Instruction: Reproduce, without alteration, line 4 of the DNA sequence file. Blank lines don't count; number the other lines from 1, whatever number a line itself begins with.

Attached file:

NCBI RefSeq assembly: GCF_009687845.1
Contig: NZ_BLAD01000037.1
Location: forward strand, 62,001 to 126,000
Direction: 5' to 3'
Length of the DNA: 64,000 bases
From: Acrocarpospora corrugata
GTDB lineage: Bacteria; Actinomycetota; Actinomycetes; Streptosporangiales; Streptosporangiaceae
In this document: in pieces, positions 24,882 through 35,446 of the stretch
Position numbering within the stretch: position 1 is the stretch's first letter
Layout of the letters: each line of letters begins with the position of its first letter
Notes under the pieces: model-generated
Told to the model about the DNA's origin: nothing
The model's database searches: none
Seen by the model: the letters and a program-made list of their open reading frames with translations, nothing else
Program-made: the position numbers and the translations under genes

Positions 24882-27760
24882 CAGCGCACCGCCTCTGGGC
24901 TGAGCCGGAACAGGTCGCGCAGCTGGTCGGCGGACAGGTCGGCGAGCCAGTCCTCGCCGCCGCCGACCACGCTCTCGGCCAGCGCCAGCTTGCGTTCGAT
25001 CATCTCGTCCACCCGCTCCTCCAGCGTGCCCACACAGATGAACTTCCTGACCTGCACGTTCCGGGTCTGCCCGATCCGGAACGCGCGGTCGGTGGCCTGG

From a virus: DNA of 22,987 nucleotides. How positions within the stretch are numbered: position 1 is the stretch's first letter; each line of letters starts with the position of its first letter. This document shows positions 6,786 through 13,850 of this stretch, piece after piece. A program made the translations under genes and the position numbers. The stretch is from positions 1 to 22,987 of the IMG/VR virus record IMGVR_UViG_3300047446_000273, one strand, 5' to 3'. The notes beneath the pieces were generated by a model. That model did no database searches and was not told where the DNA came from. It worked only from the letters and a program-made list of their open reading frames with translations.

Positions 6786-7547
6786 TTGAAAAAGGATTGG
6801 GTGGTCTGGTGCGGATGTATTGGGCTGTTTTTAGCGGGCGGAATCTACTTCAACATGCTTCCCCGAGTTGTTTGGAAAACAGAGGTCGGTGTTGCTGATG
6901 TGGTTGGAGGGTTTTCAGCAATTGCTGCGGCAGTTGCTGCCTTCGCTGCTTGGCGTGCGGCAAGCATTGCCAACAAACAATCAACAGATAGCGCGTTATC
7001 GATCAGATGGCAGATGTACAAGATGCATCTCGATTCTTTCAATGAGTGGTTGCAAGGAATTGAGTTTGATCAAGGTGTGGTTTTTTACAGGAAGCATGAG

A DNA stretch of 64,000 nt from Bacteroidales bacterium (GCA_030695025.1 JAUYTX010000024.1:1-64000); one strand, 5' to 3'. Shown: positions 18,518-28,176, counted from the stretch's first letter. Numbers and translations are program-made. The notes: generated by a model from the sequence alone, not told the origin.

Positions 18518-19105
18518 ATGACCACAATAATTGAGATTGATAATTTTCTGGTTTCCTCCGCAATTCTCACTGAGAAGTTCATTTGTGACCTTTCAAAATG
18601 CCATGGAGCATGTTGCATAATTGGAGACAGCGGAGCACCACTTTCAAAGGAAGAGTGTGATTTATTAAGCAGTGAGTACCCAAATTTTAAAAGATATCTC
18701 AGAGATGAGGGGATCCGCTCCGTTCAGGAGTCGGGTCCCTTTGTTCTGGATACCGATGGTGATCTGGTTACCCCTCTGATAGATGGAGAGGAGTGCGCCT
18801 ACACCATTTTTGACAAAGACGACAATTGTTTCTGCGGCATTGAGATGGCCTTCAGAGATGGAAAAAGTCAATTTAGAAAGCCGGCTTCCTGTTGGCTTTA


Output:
Direction: 5' to 3'